Most of the latter are still wines, except some called vins mousseux and, of course there is the most famous wine of them all, champagne.


There are 10 great wines, all either red or white and can be enormously expensive particularly as they age.

Today, buying great wine as an investment is considered by many to be a sport and hobby which with a little care can return in the medium term, substantial rewards.

Contact Us” if you would like to know more.


Wine Labels

With French wine, the label is your best and reliable friend.
The only “but” being that the wine should have been stored and transported sympathetically because wine is a living, maturing product.

On many labels the artwork is quite poor, as opposed to Chateau Mouton Rothschild where Baronne Philippine de Rothschild has chosen to feature artists which have included Picasso and the wine is in the top 5 of the world.
Yes it’s good to see an attractive label on your table.
Don’t be put off, here, just for once, the artwork is not the reason we are looking at the label.


The basic wine


Vin ordinaire / Vins de Table

is at the base end of the price and quality range.
Vin ordinaire is a blend of wines that can come from anywhere in France but often from the big wine-growing areas of the south round Montpellier.


Above Vin ordinaire come three main categories that are controlled by government regulations.


Vin du Pays

These have a minimum alcohol content of 8.5% though, in fact, you will find few, if any, below 9% (indicated on the bottle by 9°).
They are supposed to be minor local wines but can be blended to a maximum of one third with wines from anywhere so their local character can sometimes be rather obscured.
These are often cheap and reasonable.

VDQS – Vins Delimites de Qualite Superieure

These are better quality wines of which the area of origin and methods of production are controlled.


Appellation d’Origine Controlee (AOC)

This is where the fun starts.

While quality is by no means limited to AOC wines, they are an easier place for the newcomer to start.
Here the quality starts.
These are subject to a government order which defines the area in which they are grown, the type of grapes used, the maximum permitted production, the minimum alcohol content and the methods of cultivation and production.
Among these there are, of course, the very great (and very expensive) wines but there are also plenty to be found at very reasonable prices (much less than what you pay for a vin ordinaire in Britain) so it is worth experimenting.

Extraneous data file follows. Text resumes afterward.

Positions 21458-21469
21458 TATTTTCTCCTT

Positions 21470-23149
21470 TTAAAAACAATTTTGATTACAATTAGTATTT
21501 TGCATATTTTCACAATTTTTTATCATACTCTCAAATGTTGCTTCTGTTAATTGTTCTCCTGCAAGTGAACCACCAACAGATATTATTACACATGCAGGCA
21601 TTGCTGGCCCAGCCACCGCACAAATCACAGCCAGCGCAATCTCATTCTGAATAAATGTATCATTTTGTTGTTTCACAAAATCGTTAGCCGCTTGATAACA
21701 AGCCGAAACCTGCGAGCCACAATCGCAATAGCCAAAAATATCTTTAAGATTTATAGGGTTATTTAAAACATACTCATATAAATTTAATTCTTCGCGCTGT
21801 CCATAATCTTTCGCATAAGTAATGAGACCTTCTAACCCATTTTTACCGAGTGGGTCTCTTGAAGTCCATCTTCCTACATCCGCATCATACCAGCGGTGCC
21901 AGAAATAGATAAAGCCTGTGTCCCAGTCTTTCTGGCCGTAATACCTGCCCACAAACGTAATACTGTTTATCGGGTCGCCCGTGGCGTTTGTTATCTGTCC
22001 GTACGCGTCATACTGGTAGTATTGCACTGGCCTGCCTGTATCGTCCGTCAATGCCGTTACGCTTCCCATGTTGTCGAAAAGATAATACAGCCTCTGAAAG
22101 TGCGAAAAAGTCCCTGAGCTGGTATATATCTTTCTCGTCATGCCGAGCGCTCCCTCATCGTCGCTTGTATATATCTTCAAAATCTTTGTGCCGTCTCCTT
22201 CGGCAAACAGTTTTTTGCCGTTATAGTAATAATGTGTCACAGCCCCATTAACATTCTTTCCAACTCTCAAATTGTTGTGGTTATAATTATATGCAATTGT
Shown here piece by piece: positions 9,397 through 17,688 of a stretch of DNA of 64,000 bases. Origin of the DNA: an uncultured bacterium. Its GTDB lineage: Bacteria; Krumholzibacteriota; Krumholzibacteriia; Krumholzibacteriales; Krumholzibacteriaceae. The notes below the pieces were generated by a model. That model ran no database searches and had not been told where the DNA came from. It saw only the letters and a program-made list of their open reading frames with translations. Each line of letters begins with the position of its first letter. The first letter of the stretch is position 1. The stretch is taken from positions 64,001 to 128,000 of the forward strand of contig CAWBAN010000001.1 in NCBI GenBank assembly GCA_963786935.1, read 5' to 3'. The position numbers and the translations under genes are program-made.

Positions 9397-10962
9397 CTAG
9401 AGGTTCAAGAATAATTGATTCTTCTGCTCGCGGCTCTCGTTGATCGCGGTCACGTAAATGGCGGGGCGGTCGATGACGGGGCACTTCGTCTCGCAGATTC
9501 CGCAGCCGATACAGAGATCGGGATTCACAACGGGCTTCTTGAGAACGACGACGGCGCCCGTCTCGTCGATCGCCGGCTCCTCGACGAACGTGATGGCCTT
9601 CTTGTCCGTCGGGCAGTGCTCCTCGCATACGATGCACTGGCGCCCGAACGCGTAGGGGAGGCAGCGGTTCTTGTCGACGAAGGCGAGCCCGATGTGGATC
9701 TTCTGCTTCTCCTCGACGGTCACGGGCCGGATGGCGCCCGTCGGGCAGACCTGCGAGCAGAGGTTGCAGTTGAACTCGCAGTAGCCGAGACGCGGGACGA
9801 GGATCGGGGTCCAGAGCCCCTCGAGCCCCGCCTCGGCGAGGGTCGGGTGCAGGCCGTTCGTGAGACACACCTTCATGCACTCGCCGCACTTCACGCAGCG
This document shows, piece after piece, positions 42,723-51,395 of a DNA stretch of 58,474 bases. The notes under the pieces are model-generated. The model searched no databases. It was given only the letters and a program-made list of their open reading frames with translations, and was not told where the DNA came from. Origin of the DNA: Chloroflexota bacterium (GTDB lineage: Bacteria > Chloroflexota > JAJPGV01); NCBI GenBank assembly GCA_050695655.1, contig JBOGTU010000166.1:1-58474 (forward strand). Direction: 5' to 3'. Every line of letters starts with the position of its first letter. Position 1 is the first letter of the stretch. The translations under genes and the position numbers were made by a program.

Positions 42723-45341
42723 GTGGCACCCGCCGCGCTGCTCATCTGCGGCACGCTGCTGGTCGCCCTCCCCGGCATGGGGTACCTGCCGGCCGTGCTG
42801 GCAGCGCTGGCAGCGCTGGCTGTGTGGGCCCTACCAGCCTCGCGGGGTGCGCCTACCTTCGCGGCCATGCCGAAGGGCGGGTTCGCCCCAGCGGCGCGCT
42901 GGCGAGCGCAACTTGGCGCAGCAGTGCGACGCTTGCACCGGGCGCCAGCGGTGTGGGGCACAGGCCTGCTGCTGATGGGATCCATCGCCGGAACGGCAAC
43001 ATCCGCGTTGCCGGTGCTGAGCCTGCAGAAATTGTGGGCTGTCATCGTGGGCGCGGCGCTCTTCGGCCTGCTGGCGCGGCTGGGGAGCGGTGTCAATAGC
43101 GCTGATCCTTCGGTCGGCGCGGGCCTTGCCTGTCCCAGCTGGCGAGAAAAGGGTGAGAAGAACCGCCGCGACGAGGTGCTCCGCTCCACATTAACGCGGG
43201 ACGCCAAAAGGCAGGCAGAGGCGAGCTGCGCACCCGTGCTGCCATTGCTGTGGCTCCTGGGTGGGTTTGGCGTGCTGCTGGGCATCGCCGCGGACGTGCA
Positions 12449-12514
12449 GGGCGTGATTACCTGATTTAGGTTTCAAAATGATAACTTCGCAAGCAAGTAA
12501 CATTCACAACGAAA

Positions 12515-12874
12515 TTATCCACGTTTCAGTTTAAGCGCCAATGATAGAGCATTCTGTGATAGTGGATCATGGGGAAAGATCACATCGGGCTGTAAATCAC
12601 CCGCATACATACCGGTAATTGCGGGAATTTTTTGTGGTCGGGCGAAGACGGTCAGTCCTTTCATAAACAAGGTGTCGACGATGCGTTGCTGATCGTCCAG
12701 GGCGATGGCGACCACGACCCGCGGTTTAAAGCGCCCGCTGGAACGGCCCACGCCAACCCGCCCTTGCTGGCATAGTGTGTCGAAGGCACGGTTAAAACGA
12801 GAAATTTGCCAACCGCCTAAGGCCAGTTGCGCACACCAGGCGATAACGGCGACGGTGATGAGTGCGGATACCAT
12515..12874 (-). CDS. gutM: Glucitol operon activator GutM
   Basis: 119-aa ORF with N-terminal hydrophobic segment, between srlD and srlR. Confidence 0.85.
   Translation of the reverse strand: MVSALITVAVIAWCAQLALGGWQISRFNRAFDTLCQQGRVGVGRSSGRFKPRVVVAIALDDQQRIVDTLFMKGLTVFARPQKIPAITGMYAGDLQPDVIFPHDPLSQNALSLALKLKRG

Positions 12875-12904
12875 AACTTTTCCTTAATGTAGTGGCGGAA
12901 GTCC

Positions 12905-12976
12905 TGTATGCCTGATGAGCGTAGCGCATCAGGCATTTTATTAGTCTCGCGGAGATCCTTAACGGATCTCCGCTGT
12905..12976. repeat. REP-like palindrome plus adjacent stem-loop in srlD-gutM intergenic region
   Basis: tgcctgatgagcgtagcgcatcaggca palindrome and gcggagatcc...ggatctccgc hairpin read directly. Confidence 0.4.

You will find them in epiceries and many other food shops.
Big supermarkets often have a good range.
There are wine shops, of course, but off-licenses, in the British sense, do not exist, look for “La Cave” instead.
Remember to buy your wine before the shops close!


  1. Older AOC wines can be very surprising.
    Often from relatively unknown chateaux you can find very good quality so look for AOC and the better still,
  2. Mis en Bouteille au Chateau is good news or
  3. Mis en Bouteille au Proprietore (bottled at the vineyard / farm or by the Owner) on the labels is better news.
    Other clues might be
  4. dans la region de production (in the region of production), or
  5. the bottle label might be numbered.

In France each town Hall (La Mairie or Hotel de Ville) and most Tourist Information Offices (Office de Tourisme) have a map for those interested, showing the AOC plots; your invitation to explore?


So, do look at the label;

  1. better if the wine comes from a region you know is known for great wine, like Bordeaux or Cotes de Rhone.
    Next best is a region known for good wine like Gaillac in the Tarn, Minervios, Corbieres in Langedoc
  2. better if an organization has attached their name to a bottle,
  3. better still if the chateau and proprietor have given their names.

At that level it is getting personal so the wine will be reasonable to very good and maybe if you are lucky still be a very cheap bargain, there are lots about particularly in the 4 months after Christmas (Noel in French).



AOC – Appellation d’Origine Controlee